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JUDGMENT: Eli Lilly & Co and Ors v Genetech Inc

In this case Eli Lilly & Co (“Lilly”), together with a number of associated companies, successfully resisted a jurisdiction challenge advanced by Genentech Inc.

Lilly sought declarations of non-infringement (“DNIs”) in relation to UK, French, Spanish, Irish, Italian and German designations of a patent owned by Genentech for the drug ixekizumab (a monoclonal antibody used in the treatment of psoriasis). Additionally, in relation to the UK designation of the patent only, Lilly sought an order revoking the patent. There was no jurisdiction dispute concerning the UK designation.

Lilly relied upon the accessory service gateway in PD6B §3.1(4A) to found the Court’s jurisdiction over the non-UK DNI claims, arguing that the claims in relation to the non-UK DNIs arose out of the same or closely connected facts as the UK patent DNI claim.

Genentech challenged the Court’s jurisdiction, arguing that PD6B §3.1(4A) was not engaged, that the English Court was in any event required to cede jurisdiction by reason of Article 24(4) of Brussels 1 (Recast) Regulation, and that the English Court was not the appropriate forum for the hearing of Lilly’s claims for the DNI’s in relation to the non-UK designations of the patents.

Birss J held that PD6B §3.1(4A) was engaged in this case, providing some helpful guidance as to how this relatively new CPR provision should be interpreted. The Judge also held that Article 24(4) of Brussels 1 (Recast) was not engaged in this case as Lilly’s claims for DNIs in relation to the non-UK European designations of the patent in issue did not put the validity of those patents in issue.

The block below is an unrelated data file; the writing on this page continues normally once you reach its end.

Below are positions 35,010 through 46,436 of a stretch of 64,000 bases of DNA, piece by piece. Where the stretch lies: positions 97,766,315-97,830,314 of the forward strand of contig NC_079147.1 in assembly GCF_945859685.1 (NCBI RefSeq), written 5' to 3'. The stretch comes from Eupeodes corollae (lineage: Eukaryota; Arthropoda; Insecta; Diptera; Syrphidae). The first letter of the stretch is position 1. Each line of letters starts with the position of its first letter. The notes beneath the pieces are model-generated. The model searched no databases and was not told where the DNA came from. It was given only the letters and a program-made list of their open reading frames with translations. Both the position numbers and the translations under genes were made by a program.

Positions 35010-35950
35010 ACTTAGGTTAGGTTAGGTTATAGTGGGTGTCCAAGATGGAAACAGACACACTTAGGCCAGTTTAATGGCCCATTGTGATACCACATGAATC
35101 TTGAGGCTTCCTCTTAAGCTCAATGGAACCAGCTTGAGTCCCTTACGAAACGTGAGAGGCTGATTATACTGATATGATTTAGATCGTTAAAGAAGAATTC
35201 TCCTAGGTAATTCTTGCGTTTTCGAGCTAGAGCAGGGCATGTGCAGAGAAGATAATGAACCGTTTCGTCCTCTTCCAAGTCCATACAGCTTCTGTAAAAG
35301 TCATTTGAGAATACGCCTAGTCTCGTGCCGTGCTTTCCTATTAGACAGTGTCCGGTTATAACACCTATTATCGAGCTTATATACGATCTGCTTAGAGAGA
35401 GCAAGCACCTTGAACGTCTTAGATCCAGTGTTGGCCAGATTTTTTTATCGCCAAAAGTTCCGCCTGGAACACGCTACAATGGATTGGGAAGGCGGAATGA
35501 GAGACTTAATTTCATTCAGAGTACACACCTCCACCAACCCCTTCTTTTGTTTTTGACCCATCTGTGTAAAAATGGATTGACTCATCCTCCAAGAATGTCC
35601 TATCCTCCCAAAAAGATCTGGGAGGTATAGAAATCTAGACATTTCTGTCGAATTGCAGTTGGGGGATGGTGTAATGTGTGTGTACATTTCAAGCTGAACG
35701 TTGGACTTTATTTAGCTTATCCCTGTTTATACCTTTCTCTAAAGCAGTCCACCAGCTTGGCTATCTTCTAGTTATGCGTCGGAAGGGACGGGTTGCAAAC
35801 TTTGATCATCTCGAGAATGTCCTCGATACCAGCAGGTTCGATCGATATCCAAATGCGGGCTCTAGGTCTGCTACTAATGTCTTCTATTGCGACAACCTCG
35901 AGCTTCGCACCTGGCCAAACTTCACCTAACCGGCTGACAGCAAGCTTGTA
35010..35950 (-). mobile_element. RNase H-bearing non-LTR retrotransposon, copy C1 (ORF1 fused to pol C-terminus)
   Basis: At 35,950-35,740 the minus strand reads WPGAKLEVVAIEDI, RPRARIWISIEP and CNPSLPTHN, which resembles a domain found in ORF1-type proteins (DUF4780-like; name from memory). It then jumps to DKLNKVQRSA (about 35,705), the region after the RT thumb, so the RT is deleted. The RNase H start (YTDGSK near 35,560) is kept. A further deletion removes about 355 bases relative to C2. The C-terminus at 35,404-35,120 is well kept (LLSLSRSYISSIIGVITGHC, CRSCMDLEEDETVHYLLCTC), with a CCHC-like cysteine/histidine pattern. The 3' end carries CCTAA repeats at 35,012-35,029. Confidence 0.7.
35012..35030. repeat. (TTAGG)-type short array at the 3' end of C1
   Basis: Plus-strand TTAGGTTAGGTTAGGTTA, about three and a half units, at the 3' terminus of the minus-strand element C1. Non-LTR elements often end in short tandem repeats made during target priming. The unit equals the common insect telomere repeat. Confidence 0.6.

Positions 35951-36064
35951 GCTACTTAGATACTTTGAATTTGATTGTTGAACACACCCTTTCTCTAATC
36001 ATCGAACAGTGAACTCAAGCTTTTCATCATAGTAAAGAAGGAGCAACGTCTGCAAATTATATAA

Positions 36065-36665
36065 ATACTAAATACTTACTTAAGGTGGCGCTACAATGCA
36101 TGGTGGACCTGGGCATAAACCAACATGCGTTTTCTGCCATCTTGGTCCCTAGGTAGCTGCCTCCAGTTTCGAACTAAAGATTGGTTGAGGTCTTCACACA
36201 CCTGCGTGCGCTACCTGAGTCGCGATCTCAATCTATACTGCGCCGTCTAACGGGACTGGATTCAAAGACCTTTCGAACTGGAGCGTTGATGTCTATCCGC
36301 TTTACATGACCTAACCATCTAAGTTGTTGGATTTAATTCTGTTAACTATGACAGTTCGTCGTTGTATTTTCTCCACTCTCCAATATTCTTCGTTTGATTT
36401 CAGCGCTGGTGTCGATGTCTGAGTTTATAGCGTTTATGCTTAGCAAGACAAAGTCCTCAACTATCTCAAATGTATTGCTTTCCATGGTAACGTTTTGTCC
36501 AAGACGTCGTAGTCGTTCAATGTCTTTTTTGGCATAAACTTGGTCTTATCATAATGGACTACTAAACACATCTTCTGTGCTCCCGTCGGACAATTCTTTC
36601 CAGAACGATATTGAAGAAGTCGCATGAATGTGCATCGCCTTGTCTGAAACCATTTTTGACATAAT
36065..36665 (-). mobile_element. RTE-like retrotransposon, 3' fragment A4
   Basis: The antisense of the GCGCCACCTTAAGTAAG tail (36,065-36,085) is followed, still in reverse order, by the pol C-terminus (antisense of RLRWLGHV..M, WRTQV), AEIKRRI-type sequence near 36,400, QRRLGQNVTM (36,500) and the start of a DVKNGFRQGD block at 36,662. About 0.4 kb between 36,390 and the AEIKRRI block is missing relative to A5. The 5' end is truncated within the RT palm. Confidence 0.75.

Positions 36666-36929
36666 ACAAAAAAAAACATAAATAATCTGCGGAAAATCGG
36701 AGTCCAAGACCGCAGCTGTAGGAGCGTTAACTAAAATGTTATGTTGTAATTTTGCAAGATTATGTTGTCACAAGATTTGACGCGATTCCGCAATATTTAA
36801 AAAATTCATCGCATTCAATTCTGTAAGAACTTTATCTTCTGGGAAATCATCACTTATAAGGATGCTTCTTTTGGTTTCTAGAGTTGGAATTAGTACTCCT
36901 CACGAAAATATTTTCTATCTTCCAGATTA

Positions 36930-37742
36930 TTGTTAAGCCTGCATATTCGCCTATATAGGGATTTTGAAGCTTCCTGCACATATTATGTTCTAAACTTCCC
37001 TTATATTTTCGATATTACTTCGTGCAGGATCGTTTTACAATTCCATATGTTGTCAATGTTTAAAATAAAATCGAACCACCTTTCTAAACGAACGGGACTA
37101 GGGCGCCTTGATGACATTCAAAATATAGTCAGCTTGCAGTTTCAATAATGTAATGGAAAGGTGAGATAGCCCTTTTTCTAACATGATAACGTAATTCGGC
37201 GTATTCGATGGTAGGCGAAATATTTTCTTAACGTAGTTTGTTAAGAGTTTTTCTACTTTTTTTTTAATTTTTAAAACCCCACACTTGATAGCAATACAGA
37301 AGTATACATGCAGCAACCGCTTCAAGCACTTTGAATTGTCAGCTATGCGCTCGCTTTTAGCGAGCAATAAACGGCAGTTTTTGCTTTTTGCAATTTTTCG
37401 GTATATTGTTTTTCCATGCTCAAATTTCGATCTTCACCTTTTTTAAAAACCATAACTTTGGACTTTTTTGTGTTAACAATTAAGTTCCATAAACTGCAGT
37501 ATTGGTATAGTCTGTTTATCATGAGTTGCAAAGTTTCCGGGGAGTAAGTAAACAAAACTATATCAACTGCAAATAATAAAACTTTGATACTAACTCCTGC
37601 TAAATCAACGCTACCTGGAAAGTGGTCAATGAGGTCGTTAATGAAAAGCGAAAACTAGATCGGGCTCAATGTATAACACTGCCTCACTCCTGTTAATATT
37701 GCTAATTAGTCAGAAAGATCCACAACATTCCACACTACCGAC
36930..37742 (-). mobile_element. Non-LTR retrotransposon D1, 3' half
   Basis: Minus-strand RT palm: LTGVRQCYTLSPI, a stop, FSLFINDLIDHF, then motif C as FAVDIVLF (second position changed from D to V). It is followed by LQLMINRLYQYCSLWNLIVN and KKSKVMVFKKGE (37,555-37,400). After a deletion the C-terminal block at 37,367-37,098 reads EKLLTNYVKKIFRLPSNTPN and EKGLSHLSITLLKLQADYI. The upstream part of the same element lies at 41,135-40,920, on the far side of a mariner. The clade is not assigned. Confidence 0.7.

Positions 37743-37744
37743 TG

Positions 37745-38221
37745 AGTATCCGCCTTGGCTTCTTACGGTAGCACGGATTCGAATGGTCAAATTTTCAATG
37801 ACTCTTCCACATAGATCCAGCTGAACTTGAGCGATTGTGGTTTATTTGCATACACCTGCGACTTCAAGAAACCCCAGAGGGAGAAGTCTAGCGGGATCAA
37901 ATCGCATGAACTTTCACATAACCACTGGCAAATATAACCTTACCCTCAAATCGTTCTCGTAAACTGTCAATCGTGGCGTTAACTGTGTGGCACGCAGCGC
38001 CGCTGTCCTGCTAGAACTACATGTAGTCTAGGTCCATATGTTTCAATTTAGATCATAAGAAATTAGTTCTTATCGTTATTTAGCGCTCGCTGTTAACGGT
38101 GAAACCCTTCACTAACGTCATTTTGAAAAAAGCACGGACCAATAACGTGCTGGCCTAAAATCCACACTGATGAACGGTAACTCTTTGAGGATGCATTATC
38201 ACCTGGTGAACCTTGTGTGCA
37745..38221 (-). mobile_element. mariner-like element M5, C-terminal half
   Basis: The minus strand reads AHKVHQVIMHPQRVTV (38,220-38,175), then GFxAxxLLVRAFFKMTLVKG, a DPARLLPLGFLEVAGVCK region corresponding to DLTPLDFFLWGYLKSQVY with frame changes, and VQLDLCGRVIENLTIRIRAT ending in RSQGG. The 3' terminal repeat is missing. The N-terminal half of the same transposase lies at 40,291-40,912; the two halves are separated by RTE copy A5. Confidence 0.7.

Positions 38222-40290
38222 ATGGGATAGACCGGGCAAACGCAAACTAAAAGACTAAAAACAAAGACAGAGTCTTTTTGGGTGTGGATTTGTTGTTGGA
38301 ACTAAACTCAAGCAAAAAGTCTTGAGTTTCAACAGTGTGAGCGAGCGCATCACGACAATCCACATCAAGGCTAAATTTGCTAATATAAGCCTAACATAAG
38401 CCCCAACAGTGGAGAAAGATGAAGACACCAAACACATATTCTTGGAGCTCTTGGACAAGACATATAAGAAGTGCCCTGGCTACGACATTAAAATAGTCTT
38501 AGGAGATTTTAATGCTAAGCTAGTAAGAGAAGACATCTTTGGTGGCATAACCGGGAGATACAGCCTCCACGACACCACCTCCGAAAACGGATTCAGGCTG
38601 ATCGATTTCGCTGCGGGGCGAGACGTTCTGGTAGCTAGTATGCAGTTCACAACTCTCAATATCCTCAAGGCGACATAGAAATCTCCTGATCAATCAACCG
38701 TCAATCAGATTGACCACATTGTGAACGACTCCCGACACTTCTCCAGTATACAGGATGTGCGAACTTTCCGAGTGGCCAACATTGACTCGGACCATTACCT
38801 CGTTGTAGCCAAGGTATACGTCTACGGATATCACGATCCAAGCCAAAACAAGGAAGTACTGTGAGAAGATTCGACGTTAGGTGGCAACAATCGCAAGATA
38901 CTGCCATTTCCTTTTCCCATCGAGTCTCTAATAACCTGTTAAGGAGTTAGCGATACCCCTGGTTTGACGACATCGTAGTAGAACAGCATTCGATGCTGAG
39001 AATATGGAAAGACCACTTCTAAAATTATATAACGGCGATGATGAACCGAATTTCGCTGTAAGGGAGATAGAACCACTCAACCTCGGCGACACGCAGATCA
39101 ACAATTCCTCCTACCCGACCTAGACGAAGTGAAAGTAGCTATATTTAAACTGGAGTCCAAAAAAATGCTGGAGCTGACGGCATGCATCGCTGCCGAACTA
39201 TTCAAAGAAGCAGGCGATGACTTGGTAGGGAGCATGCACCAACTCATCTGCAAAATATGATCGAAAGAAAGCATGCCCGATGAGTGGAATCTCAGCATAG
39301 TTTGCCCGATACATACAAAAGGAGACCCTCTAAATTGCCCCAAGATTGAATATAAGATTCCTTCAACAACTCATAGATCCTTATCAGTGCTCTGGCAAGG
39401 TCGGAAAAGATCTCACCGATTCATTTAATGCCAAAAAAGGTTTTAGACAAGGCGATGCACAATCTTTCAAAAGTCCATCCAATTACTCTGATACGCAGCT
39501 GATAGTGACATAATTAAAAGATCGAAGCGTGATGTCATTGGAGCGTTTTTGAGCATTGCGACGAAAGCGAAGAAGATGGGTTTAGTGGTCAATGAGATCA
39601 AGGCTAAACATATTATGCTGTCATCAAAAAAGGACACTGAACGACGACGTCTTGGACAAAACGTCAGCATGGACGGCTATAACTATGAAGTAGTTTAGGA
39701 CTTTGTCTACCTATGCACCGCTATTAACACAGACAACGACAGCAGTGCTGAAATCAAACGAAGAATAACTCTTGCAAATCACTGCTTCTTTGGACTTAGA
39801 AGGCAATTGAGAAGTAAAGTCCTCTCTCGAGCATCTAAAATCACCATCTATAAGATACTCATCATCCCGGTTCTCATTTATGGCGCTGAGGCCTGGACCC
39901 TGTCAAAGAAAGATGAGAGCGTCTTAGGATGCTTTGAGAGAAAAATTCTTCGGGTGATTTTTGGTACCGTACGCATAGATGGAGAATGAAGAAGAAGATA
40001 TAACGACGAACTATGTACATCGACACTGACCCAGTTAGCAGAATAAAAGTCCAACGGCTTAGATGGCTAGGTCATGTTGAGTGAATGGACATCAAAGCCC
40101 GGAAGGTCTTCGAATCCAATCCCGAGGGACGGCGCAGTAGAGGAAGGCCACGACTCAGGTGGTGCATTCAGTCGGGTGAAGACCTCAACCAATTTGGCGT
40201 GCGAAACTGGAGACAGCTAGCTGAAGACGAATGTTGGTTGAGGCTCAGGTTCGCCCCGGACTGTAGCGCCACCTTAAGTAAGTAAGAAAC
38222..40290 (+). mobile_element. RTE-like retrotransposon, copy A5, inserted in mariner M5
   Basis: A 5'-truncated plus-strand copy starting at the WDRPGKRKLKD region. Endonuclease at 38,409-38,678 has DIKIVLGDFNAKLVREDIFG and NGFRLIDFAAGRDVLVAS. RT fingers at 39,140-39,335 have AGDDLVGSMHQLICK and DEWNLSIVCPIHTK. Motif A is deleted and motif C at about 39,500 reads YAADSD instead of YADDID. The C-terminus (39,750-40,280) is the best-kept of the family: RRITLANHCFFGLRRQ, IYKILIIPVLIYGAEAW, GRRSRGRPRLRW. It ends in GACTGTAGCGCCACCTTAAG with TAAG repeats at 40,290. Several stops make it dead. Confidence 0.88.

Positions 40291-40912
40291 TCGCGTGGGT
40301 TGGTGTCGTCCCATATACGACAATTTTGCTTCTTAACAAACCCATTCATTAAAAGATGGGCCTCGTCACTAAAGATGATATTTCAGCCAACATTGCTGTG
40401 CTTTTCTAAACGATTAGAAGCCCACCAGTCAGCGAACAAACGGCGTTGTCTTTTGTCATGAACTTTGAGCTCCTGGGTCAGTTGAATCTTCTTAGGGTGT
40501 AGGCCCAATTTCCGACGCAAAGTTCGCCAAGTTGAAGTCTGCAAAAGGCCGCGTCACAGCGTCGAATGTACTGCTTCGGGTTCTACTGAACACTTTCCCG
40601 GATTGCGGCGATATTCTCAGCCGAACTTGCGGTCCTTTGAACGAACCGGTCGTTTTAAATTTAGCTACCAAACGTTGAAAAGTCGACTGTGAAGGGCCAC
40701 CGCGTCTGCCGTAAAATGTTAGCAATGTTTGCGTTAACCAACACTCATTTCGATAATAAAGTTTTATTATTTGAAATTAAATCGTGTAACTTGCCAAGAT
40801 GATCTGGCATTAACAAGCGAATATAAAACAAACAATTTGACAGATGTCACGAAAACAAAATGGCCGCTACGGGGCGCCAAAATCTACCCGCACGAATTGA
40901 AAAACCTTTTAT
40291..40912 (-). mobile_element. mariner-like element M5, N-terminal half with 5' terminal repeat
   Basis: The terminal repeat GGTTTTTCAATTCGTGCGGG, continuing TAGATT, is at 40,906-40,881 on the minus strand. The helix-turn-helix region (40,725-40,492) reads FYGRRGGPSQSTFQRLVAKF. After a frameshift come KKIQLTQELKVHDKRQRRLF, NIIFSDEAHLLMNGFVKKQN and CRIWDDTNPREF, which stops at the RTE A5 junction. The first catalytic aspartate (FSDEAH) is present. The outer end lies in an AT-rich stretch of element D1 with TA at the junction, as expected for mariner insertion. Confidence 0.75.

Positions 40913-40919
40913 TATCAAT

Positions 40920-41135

This case is one of a series (in most of which members of 20 Essex Street have also acted) through which the English Courts have been delineating the divide between claims which put into issue the validity of a foreign registered intellectual property right (in particular patents), and those which do not (ie. those which are restricted to questions of the infringement, or scope, of such rights: see Actavis v. Lilly [2012] EWHC 3316 (Pat); Anan Kasei v. Molycorp [2016] EWHC 1722 (Pat) Fujifilm v Abbvie [2016] EWHC 2204 (Pat); and Chugai Pharmaceutical Co v UCB Pharma et al [2017] EWHC 1216 (Pat).

Alexander Layton QC and Oliver Caplin, instructed by Allen & Overy LLP, acted for the successful claimant (Eli Lilly & Co); David Lewis QC and Michael Ashcroft QC, instructed by Marks & Clerk represented Genentech Inc.

The Judgment can be viewed below.

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Lilly v Genentech - final.docx54.58 KB